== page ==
The Holy Mountain

Alejandro Jodorowsky’s 1973 film, The Holy Mountain, is ripe with hidden metaphors. The first twenty minutes of the film alone contain enough interpretable material to comprise a small novel. From the enticing introduction, which is a completely necessary scene, as it sets up the underlying aspect of ritual within the film, to the final words uttered in the film, “Real life awaits us,” the movie almost purposely sets itself up to be disputed.

“In a corrupt, greed-fueled world, a powerful alchemist leads a Christ-like character and seven materialistic figures to the Holy Mountain, where they hope to achieve enlightenment.”


The above image, seen very early in the film, depicts a group of flayed and crucified animals, an obvious reference to Jesus. My own interpretation of this particular scene would be the obvious analogy that causes one particular species on the planet earth to believe their spiritual background is more sacred than any other species currently occupying this planet. Since this scene is contrasted with several different references to the corporatization of faith, Christianity in particular, I believe this is what it is referencing.

I thought the film was overall pretty brutal, from crucified dogs, to exploding toads, this isn’t the film to watch if you get creeped out pretty easily; I felt pretty uncomfortable through the whole thing. The film has underlying religious meanings to it which would appeal to a certain audience (Christianity).

Overall, I wasn’t much of a fan of this film. I like the concept of using loads and loads of metaphors but some of the scenes made my skin crawl, which to be fair could also be a good thing. Definitely one of those ‘out there’ movies.

Pascale Vergeron

pascale-vergeron-1383150082_bPascale Vergeron is a French artist that combines different techniques and emotions to put together nice compositions. There isn’t much to go off in regards to the artist themselves, as nearly every page about him/her is in French, and the ones that aren’t don’t have any information on them, but from looking at the artwork I could make a solid guess that the artwork is from the 19th century. Dark colours are combined with Figurative subjects for the viewer to fall into the artwork and really take emotion from it. I think Vergeron used things like pastel colours and white paint, however so much detail is put into the work one wouldn’t be able to guess what other techniques have been used. Human figures are used and seem to have been manipulated to the style of work that the artist has comprehended into their work,  which I think is brilliant as it’s pretty much throwing the emotions used to your face; dark, scary, depressing and it kind of gives off an anxiety feel.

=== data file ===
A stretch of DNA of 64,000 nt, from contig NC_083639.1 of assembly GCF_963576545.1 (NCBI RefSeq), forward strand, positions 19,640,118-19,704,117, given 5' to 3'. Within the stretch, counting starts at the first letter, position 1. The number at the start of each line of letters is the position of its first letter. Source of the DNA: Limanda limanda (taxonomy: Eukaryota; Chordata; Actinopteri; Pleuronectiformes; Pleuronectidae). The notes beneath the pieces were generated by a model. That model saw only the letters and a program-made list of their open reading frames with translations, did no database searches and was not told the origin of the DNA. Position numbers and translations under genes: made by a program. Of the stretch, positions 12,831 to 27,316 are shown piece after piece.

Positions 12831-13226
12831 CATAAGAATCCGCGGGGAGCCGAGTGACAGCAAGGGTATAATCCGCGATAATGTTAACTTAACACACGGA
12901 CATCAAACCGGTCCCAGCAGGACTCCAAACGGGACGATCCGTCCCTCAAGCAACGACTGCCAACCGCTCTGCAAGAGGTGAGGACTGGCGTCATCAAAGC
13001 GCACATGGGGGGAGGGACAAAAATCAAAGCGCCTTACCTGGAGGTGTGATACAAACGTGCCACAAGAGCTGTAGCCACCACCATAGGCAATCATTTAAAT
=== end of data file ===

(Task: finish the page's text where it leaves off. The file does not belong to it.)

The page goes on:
Audience Theory

Why do audiences choose to consume certain texts?

  • Lifestyle’s
  • Something they’re interested in
  • Maybe they want downtime

How do they consume texts?

  • Social Networking
  • Advertisements
  • Friends
  • Radio
  • Reading

What Happens when they consume texts?

  • Snowball effects

Media Audiences can be defined in terms of location, consumption, size and subjectivity

Location – the domestic consumption of media output raises questions about regulation and control

Consumption – Audiences are defined by what they consume E.g: an audience of a particular genre

Size – There is a need to distinguish between mass audiences and niche audiences

Subjectivity – The impact that membership of pre-existing groups will have on audience members, e.g: gender, nationality, race, religion

Three Audience Theories;

Effects Model or the Hypodermic Model

  • The consumption of media texts has an effect or influence upon the audience
  • It is normally considered that this effect is negative
  • Audiences are passive and powerless to prevent the influence
  • The power lies with the message of the text
  • Messages in the media are injected by the powerful ‘syringe-like’ media.
  • Media works like a drug in this way

Key Evidence:

Frankfurt School theories in the 1920s and 30s that the mass media acted to restrict and control audiences to the benefit of corporate

The Bobo doll experiment was the collective name of experiments conducted by Albert Bandura in 1961 and 1963 when he studied children’s behavior after watching an adult model act aggressively towards a Bobo Doll, a toy that gets up by itself to a standing position when it is knocked down.Uses and gratifications model

  • Effects Model contributes to Moral panics whereby:
  • The media produce inactivity, make us into students who wont pass their exams or ‘couch potatoes’ who make no effort to get a job
  • The media produces violent ‘copycat’ behaviour or mindless shopping in response to advertisements

Uses and Gratifications Model

  • Opposite of effects model
  • Audience is active
  • Audience uses the text and is not used by it
  • Audience uses the text for their own gratification/satisfaction